Youth in leadership roles

Youth leadership roles give youth the opportunity to be in leadership positions and develop skills.

Capitol Experience youth facilitator and participant
2018 Capitol Experience youth facilitator and participant. Photo by Michigan State University Extension.

Youth leadership opportunities are often overlooked by adults, either knowingly or unknowingly, but the results are the same; a lost opportunity for young people to take the lead. Even when adults consider themselves champions for youth in leadership roles, many times adults are asked to assume the leadership positions instead of letting youth take the lead.

As part of the leadership and civic engagement team at Michigan State University Extension, I work with adults to teach them how to prepare youth for those roles. We also help adults understand how they can be a background advisor, allowing young people to practice their leadership skills. My instruction aims to teach adults that young people are capable of leadership roles and 4-H is the ideal place for them to try out their skills. 4-H club meetings, county wide advisory groups and statewide youth leaders’ councils provide safe environments for youth to take the positive risk of leadership.

My most recent “crime” was that I let an advisory group elect all adult officers without even asking youth if they’d like the opportunity to run for an office. The idea didn't cross my mind until after the election and the meeting was adjourning. Two young people were sitting together obviously disengaged in the meeting events; sitting facing each other discussing school. I wondered why the pair were not a part of the meeting and did not seem to be taking the extremely important proceedings about what to serve at the chicken fundraiser – corn or beans – seriously. I asked the young people, “Would you have run for an office?” My heart dropped as I heard the response, “We didn’t know we could.” I felt instant failure.

I am supposed to be the expert, so why is it I found myself in the situation of asking youth after the meeting if they would have liked to hold an office for a countywide advisory group? Research shows youth learn through hands-on experience and I have witnessed this many times while working for over 30 years in the youth development field. Even with all of my background information, I fell into the trap of subconsciously assuming adults are better leaders and that it is easier to have adults in leadership roles. I know better. I’ve seen firsthand many young people who are more energetic, possess fresher ideas and are role models for peers to look up to make excellent leaders. These youth bring positive outcomes to groups. I’m not throwing their adult counterparts under the bus, however I admit I would much rather work with youth many times more than adults.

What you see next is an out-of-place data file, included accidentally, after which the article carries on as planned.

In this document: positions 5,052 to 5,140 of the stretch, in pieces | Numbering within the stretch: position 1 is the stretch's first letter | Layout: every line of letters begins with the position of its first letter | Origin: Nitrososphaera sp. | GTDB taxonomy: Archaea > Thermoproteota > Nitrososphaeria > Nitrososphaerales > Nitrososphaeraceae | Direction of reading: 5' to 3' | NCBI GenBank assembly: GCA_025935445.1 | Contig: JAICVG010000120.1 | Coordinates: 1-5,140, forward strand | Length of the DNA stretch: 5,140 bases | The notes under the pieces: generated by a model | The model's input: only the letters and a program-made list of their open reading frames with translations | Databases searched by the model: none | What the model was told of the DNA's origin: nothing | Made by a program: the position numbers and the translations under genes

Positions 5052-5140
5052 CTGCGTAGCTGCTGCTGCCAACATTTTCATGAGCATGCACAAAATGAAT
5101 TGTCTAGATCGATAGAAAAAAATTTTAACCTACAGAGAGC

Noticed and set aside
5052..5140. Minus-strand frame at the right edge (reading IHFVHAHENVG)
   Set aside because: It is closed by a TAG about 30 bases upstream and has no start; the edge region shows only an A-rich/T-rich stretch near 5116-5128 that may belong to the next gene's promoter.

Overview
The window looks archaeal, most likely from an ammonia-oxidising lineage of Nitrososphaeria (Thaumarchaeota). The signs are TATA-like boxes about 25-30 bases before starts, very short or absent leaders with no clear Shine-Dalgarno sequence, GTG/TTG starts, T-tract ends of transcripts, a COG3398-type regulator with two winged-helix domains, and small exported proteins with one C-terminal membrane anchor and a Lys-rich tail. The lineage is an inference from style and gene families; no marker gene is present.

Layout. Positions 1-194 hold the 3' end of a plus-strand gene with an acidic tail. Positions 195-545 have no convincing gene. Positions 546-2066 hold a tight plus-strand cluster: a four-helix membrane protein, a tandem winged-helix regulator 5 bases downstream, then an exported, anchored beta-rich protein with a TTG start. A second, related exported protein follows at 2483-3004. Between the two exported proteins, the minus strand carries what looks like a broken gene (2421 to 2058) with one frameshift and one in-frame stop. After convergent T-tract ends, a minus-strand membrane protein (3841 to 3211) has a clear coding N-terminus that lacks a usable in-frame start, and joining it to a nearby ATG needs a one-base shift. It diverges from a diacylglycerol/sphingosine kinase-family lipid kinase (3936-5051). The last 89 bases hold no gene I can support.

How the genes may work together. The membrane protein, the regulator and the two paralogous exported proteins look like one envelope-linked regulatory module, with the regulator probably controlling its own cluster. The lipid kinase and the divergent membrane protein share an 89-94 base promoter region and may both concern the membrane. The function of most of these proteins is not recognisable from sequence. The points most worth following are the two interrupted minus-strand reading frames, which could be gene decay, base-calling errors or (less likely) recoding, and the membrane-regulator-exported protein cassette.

The important lesson for adults is to never give up in providing leadership opportunities for young people. You should continually check the progress of groups implementing opportunity and space for young people to take on leadership roles. Check in with groups to make sure young people are engaged in the group’s goals and feel like an active part of the group. The 4-H “learn by doing” philosophy is especially important when learning about leadership.

Michigan 4-H Guiding Principles steer the program that includes over 200,000 young people. Three of the principles speak directly to involving youth in leadership positions.

  1. Youth develop positive relationships with adults and peers.
  2. Youth are physically and emotionally safe.
  3. Youth are actively engaged in their own development.
  4. Youth are considered participants rather than recipients in the learning process.
  5. Youth develop skills that help them succeed. 
  6. Youth recognize, understand and appreciate multiculturalism.
  7. Youth grow and contribute as active citizens through service and leadership.

Through 4-H programs, MSU Extension is “helping to develop tomorrow’s engaged agents of positive change by providing youth with the knowledge and skills to become leaders in today’s multicultural world along with a commitment to civic service and responsibility. Through experiences and trainings that teach youth how to run a meeting, deal with conflict, understand and influence public policy processes, work collaboratively with people of various leadership styles and personalities, MSU Extension 4-H is building current and future leaders who contribute to Michigan at state, county and local levels.”

MSU Extension’s 4-H Youth Development Program has evaluated many leadership programs and found that the learn-by-doing philosophy is not only important in project-based programs, the philosophy holds true for life skills such as leadership. Providing leadership opportunities is essential for youth to hone the skills that will carry them into adulthood. Youth educators need to continually check their progress in providing these opportunities to young people.

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